Fallahi, C. R., Wood, R. M., Austad, C. S., & Fallahi, H. (2006). A program for improving undergraduate psychology students' basic writing skills. Teaching of Psychology, 33 171175. https://doi:10.1207/s15328023top3303_3
Feltham, M., & Sharen, C. (2015). “What do you mean I wrote a C paper?” Writing, revision, and self-regulation. Collected Essays on Learning and Teaching, 8, 111-146.
Fields, T. T., & Hatala, J. J. (2014). That, that, but not that... Using a cafeteria plan to enhance writing skills. Administrative Issues Journal: Education, Practice, and Research, 4 (2), 311.
Gimbel, P., & Mills, D. (2013). The value of rewriting in graduate educator preparatory programs. International Journal of Teaching and Learning in Higher Education, 25, 189199.
Goldstein, D. (2017, August 2). Why kids can't write. The New York Times. Retrieved from http://www.nytimes.com
Holland, K. (2013). Why Jonny can’t write and why employers are mad. CNBC Jobs. Retrieved from http://www.cnbc.com/2013/11/08/why-johnny-cant-write-and-why-employers-aremad.html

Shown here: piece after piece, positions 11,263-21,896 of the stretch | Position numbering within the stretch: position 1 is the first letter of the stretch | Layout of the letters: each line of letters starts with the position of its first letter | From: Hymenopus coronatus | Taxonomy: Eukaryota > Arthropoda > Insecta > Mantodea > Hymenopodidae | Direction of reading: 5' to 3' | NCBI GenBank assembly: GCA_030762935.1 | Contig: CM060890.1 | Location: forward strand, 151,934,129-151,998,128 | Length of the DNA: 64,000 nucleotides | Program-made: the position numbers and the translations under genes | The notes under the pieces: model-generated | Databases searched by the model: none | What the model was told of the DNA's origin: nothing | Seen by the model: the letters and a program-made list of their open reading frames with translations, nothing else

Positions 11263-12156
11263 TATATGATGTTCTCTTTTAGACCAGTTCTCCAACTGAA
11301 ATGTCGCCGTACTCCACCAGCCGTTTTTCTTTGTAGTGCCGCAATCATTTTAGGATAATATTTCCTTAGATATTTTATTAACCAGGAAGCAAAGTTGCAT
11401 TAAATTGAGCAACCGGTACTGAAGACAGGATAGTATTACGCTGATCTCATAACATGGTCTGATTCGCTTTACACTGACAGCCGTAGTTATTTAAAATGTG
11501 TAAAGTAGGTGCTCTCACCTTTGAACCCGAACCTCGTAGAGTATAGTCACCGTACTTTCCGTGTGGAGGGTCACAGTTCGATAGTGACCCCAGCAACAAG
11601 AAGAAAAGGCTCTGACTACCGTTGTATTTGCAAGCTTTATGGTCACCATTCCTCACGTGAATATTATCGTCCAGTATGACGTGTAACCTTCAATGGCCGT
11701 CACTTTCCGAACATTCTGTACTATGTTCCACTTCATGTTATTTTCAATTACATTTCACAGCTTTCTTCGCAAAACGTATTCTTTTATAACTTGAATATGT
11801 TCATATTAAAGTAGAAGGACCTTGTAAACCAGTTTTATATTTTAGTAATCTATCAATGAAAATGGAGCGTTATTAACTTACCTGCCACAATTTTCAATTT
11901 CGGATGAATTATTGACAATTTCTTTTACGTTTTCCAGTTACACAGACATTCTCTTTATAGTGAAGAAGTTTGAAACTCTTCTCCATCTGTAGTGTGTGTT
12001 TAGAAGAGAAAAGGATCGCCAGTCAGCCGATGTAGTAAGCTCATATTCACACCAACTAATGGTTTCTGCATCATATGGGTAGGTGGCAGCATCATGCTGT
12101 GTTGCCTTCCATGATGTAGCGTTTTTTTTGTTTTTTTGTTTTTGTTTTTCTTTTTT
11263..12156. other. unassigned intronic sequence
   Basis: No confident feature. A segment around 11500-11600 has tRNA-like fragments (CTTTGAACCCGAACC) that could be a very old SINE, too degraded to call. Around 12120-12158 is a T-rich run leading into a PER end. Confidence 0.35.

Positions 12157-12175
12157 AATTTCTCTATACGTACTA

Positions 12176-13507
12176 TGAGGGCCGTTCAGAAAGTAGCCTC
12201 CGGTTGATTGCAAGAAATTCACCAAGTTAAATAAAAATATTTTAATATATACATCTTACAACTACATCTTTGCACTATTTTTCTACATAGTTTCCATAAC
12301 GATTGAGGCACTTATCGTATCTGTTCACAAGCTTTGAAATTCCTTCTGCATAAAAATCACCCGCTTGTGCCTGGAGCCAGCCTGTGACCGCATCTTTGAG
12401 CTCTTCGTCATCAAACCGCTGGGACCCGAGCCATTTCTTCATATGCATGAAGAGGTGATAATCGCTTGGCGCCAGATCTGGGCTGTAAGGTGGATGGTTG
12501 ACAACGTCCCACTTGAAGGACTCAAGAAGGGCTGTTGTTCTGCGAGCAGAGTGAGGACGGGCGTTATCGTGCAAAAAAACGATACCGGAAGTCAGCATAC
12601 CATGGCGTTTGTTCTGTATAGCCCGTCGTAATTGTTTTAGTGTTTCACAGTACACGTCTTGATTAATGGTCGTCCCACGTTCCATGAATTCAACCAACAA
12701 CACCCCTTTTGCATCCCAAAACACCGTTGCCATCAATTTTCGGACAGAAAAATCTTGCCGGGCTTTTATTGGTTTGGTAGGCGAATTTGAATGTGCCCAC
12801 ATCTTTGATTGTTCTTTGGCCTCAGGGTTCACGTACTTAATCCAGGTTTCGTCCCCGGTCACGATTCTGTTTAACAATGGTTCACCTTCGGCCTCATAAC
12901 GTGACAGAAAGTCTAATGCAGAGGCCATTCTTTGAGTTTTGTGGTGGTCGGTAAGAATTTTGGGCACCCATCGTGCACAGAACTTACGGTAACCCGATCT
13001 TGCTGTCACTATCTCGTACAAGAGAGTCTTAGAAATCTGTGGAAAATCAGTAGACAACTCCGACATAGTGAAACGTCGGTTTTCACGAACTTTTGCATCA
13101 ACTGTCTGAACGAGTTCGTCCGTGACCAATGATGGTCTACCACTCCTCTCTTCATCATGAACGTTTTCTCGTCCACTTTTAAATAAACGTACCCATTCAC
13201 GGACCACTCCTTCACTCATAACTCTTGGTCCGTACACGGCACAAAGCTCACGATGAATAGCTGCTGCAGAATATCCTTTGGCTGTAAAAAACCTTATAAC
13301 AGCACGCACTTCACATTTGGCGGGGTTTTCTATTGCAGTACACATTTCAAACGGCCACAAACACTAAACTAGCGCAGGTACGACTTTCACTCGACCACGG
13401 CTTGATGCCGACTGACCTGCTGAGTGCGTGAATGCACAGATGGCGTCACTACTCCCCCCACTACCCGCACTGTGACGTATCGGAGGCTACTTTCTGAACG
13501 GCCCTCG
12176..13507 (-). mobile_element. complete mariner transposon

Johnstone, K. M., Ashbaugh, H., & Warfield, T. D. (2002). Effects of repeated practice and contextual-writing experiences on college students' writing skills. Journal of Educational Psychology, 94, 305-315.
Kellogg, R. T., & Raulerson, B. A. (2007). Improving the writing skills of college students. Psychonomic Bulletin & Review, 14, 237-242.
Law, S., & Baer, A. (2017). Using technology and structured peer reviews to enhance students’ writing. Active Learning in Higher Education, 0 (0), 1-16. https://doi.10.1177/1469787417740994
Lester, N., Bertram, C., Erickson, G., Lee, E., Tchako, A., Wiggins, K. D., & Wilson, J. (2003). Writing across the curriculum: A college snapshot. Urban Education, 38 (1), 5-34. https://doi:10.1177/0042085902238684